« ZurückWeiter »
He sails, he lands, he comes, he rings;
Does Squire Protogenes live here?
Tea, says a critic, big with laughter, Was found some twenty ages after; Authors, before they write, should read. Tis very true; but we'll procecd.
And, sir, at present would you please To leave your name? Fair maiden, yes. Reach me that board. No sooner spoke But done. With one judicious stroke, On the plain ground Apelles drew A circle regularly true : And will you please, sweetheart, said he, To show your master this from me? By it he presently will know How painters write their names at Co.
He gave the panel to the maid. Smiling and court'sying, Sir, she said,
I shall not fail to tell my master;
Again at six Apelles came,
She said ; and to his hand restored
The dullest genius cannot fail
pencil, sword, or pen, Should in life's visit leave their name, In characters which may proclaim
That they with ardour strove to raise
TO THE HON. CHARLES MONTAGUE, ESQ. HoWE'ER, 'tis well, that while mankind
Through fate's perverse meander errs, He can imagined pleasures find,
To combat against real cares.
Fancies and notions he pursues,
Which ne'er had being but in thought; Each, like the Grecian artist, woos
The image he himself has wrought.
Against experience he believes;
He argues against demonstration; Pleased, when his reason he deceives;
And sets his judgment by his passion.
The hoary fool, who many days
Has struggled with continued sorrow, Renews his hope, and blindly lays
The desperate bet upon to-morrow.
To-morrow comes ; 'tis noon, 'tis night;
This day like all the former flies: Yet on he runs, to seek delight
To-morrow, till to-night he dies.
Our hopes, like towering falcons, aim
At objects in an airy height: The little pleasure of the game
Is from afar to view the flight.
Our anxious pains we, all the day,
In search of what we like, employ:
At distance through an artful glass
To the mind's eye things well appear:
Confused and black if brought too near.
If we see right, we see our woes :
Then what avails it to have eyes?
The only wretched are the wise.
John Gay. 1688–1732.
A WELCOME FROM GREECE TO MR. POPE,
Long hast thou, friend! been absent from my soil,
Like patient Ithacus at siege of Troy; I have been witness of thy six years' toil,
Thy daily labours, and thy nights' annoy; Lost to thy native land, with great turmoil,
On the wide sea, oft threatening to destroy: Methinks with thee I've trod Sigæan ground, And heard the shores of Hellespont resound.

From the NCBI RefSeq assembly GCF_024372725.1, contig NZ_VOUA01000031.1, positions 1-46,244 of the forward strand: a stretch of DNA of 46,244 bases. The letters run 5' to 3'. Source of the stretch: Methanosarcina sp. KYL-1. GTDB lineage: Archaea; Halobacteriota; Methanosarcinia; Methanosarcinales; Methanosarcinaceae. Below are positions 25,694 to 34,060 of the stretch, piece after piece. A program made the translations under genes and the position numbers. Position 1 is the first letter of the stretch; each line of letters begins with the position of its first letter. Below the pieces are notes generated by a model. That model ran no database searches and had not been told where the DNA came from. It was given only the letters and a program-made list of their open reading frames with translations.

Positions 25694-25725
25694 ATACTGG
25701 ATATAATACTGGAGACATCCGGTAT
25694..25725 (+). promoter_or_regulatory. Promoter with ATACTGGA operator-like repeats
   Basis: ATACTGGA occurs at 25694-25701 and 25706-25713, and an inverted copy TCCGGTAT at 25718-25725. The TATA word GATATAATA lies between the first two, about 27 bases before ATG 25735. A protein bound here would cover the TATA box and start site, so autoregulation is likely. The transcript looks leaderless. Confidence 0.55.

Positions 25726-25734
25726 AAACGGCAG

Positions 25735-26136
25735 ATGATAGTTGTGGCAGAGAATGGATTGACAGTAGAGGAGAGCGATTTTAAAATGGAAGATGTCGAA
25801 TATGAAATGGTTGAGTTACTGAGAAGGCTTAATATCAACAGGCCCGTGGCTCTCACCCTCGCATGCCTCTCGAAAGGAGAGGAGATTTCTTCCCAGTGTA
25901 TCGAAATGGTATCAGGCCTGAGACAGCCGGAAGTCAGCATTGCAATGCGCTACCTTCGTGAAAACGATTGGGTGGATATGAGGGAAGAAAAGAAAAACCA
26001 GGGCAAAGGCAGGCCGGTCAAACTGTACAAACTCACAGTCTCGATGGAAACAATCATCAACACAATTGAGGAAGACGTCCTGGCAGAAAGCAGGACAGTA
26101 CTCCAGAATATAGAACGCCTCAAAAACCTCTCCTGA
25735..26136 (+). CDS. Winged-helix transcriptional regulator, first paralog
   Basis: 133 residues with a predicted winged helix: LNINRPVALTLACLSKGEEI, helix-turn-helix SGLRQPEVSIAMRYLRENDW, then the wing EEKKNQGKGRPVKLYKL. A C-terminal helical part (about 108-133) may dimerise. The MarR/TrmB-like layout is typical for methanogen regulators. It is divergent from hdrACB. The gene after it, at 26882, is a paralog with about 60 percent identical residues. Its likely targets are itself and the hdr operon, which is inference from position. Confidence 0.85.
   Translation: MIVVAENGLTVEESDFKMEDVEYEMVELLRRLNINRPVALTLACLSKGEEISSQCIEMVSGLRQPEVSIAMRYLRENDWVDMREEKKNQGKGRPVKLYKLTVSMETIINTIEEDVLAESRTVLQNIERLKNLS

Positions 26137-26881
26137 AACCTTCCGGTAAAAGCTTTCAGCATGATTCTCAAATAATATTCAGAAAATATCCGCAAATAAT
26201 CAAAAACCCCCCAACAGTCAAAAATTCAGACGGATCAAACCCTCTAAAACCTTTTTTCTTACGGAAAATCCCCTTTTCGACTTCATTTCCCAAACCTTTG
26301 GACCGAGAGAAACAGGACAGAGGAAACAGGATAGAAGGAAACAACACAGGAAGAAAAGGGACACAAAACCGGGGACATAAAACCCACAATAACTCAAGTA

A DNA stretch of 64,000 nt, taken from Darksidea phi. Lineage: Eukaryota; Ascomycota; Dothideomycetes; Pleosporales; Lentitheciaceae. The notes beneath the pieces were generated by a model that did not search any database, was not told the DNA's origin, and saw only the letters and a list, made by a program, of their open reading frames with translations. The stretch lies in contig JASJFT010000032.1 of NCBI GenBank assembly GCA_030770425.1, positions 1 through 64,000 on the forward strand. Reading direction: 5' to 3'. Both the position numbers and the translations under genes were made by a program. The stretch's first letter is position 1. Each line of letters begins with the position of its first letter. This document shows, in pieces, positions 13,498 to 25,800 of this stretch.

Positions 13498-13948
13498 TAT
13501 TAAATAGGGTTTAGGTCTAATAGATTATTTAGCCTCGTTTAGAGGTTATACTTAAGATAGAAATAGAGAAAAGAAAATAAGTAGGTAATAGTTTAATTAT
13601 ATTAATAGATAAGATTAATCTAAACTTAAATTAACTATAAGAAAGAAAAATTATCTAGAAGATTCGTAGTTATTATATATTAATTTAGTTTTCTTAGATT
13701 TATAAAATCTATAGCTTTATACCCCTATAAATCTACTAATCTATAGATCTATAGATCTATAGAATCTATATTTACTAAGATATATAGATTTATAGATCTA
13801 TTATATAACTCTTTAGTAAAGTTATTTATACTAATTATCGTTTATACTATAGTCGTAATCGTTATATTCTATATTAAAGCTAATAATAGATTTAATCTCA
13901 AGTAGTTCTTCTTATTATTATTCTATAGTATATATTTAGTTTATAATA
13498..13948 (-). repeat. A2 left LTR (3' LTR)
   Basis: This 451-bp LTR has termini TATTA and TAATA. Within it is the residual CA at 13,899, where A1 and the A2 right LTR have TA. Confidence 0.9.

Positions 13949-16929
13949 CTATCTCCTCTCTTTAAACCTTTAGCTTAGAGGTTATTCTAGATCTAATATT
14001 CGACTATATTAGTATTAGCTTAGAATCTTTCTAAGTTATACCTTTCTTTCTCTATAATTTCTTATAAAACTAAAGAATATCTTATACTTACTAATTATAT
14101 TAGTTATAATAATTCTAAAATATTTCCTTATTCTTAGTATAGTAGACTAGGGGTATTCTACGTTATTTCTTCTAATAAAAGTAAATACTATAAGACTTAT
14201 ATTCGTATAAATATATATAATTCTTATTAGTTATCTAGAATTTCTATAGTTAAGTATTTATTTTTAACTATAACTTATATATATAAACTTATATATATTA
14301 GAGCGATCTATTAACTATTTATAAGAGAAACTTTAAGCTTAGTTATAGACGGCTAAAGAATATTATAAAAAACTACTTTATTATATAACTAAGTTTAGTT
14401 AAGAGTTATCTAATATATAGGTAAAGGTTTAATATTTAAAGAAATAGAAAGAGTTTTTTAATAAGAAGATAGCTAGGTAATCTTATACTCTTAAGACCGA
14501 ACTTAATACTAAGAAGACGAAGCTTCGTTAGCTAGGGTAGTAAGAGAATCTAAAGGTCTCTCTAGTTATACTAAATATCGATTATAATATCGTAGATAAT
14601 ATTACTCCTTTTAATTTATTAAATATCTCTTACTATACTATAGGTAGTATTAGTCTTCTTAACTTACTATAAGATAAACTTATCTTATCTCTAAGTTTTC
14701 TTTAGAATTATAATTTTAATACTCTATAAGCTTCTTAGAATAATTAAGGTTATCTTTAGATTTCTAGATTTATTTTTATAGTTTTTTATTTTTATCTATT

Did I not see thee when thou first set'st sail
To seek adventures fair in Homer's land ? Did I not see thy sinking spirits fail,
And wish thy bark had never left the strand ! Even in mid-ocean often didst thou quail,
And oft lift up thy holy eye and hand, Praying the Virgin dear, and saintly choir, Back to the port to bring thy bark entire.
Cheer up, my friend! thy dangers now are o'er;
Methinks—nay, sure the rising coasts appear; Hark! how the guns salute from either shore,
As thy trim vessel cuts the Thames so fair : Shouts answering shouts from Kent and Essex roar,
And bells break loud through every gust of air : Bonfires do blaze, and bones and cleavers ring, As at the coming of some mighty king. Now pass we Gravesend with a friendly wind,
And Tilbury's white fort, and long Blackwall; Greenwich, where dwells the friend of human kind,
More visited than or her park or hall ; Withers the good, and (with him ever join'd)
Facetious Disney, greet thee first of all : I see his chimney smoke and hear him say, Duke! that's the room for Pope, and that for Gay. Come in, my friends! here shall ye dine and lie,
And here shall breakfast, and here dine again; And sup and breakfast on (if ye comply),
For I have still some dozens of Champagne : His voice still lessens as the ship sails by;
He waves his hand to bring us back in vain; For now I see, I see proud London's spires : Greenwich is lost, and Deptford dock retires. Oh, what a concourse swarms on yonder quay!
The sky re-echoes with new shouts of joy!
I hear the voice of trumpet and hautboy.
Who come in crowds to welcome thee from Troy. Hail to the bard, whom long as lost we mourn'd; From siege, from battle, and from storm return'd! Of goodly dames and courteous knights, I view
The silken petticoat and broider'd vest;
(True blue, fair emblem of unstain'd breast).